When using this homomorphic function, the powerful computer doesn’t need to know the secret key.  From their point of view, they only ever see things which are locked up, so I might as well have handed them gibberish.  If they did know the secret key, this would be easy.  Just decrypt, apply, and re-encrypt:


In fact, it’s even possible to make it so that they don’t know what function I’m trying to compute.  In other words, it can be made so that instead of having to tell them f directly, I can tell them something that looks like gibberish instead.  Can you see how?

Homomorphic encryption is an incredibly useful tool, and was considered a holy grail of cryptography.  And while tons of encryption schemes were known by the 70s, nobody knew how to construct a homomorphic one.  At the same time, nobody could show it was impossible.  And trust me:  lots of smart people like the folks mentioned above thought about it for a long time.  So for 30 years, there was a huge question mark.

(… drumroll)

Finally in 2009, Craig Gentry produced a candidate scheme.  First, he constructed a “somewhat” homomorphic encryption scheme.  I’ll explain.

Essentially, he made it so that each time you apply a homomorphic function, the lock around the output gets a little bit screwed up.  The more complicated the function, the more screwed up the lock would get.  If the lock was only screwed up a little bit, then the key could still open it.  But if it got screwed up too much, the key would stop working.  Unfortunately, this meant you couldn’t do very much computation before the output became impossible to read, even for someone with the key.

To illustrate, I’ll use green circles to denote locks that can still be unlocked, and red circles to denote locks that are hopeless.  So a dark green circle is a perfectly fine encryption:


But a red one makes it so even a key can’t recover a message:


Now suppose we wanted to go from m to m + 6, by repeatedly adding one.  What might happen is this:


But this is terrible!  This means we can’t even add 6 to a number homomorphically.  We can only add 2 or 3.  This is actually a pretty accurate representation of what a “somewhat” homomorphic encryption scheme can do.

So where do we go from here?  What we’d like is a way to get from a bad encryption to a good one.

Here’s where an amazingly beautiful idea, called bootstrapping, comes in.  First, the picture:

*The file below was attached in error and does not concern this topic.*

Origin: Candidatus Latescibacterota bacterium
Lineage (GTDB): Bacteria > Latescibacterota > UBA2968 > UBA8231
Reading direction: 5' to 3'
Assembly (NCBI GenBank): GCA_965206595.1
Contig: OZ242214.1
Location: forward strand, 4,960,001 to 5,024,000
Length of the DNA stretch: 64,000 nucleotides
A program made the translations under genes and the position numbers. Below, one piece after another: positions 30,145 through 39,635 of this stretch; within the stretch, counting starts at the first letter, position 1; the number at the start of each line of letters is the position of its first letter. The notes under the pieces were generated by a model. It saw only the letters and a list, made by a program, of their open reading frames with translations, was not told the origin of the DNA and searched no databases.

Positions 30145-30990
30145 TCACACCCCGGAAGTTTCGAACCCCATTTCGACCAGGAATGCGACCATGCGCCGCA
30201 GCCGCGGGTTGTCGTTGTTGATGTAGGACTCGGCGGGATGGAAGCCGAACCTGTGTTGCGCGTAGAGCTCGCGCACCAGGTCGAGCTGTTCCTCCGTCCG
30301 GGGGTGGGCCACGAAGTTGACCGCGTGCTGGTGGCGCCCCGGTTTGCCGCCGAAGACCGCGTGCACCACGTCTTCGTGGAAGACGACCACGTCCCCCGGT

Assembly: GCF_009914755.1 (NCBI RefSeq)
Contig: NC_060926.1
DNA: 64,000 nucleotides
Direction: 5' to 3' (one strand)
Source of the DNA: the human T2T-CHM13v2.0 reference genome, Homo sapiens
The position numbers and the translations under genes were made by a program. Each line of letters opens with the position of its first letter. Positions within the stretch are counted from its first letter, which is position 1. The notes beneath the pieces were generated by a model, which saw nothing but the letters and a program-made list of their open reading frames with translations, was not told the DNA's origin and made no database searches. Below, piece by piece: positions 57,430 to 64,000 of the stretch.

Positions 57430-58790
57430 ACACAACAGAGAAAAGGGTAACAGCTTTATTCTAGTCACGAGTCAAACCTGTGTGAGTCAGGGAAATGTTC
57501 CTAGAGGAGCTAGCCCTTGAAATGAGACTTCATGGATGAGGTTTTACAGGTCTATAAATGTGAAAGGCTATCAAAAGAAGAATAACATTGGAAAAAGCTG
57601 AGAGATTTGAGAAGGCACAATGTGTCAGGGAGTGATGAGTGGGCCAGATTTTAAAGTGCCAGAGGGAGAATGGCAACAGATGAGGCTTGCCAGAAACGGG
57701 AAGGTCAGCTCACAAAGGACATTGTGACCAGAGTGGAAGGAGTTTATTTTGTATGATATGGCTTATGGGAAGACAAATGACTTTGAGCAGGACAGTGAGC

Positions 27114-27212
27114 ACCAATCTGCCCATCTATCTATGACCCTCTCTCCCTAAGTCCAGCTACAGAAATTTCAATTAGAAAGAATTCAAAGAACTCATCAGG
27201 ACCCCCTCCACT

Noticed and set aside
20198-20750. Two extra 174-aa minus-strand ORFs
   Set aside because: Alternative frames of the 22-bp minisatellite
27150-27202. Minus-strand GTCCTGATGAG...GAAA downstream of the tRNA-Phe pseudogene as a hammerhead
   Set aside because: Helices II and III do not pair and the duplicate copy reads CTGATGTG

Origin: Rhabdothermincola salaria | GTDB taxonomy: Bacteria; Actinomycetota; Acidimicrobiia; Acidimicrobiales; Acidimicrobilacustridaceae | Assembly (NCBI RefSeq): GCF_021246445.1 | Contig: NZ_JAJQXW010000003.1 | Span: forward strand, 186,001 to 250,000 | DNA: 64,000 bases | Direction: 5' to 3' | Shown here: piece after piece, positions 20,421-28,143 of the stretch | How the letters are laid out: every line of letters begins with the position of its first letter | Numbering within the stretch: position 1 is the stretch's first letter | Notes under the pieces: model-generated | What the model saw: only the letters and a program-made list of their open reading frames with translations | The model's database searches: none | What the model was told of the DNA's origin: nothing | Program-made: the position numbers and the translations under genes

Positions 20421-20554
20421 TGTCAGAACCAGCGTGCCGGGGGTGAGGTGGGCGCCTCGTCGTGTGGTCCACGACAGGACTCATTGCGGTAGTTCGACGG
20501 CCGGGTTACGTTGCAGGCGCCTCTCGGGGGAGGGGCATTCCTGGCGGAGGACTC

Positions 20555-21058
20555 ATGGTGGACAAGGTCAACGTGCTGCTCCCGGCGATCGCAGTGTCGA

What the hell is going on here?

  1. We start with an encryption that is almost red, i.e. almost unusable.
  2. We encrypt this encryption, freshly!  That is, we put a very new, shiny lock around it.
  3. We homomorphically apply the decryption function!  Remember, this means that function is magically applied to whatever is on the inside of the lock.  In this case, what’s inside is an encryption, and the function is decryption.  So the result is that our original message sits inside the lock!

Unfortunately, when we apply the decryption function, our shiny new lock will get worse.  But if it doesn’t get too bad, and is still better than the original lock, then we’ve made progress!  And we can do this over and over, whenever our lock is starting to get bad, in order to continue our computation.

A few things of note:

  • Remember, the person doing all this is the person we don’t trust.  But as an input to the decryption function, they need the secret key!  Luckily, their decryption function is homomorphic, so we can just give them an encryption of the secret key.  It’s assumed that this is safe, which it appears to be.
  • A lot of technical details went into making the decryption function simple enough that it didn’t make the new lock worse than the old one.

Whew.  This amazing trick makes it so that we can now have someone blindly apply arbitrary functions to encrypted data.  Unfortunately, because the bootstrapping procedure must be ran often, this scheme is too slow to be practically useful.  But research in this area has accelerating, and cryptographers are now working on bringing this dream to reality.

Can you imagine ways in which the world might be better off with homomorphic encryption?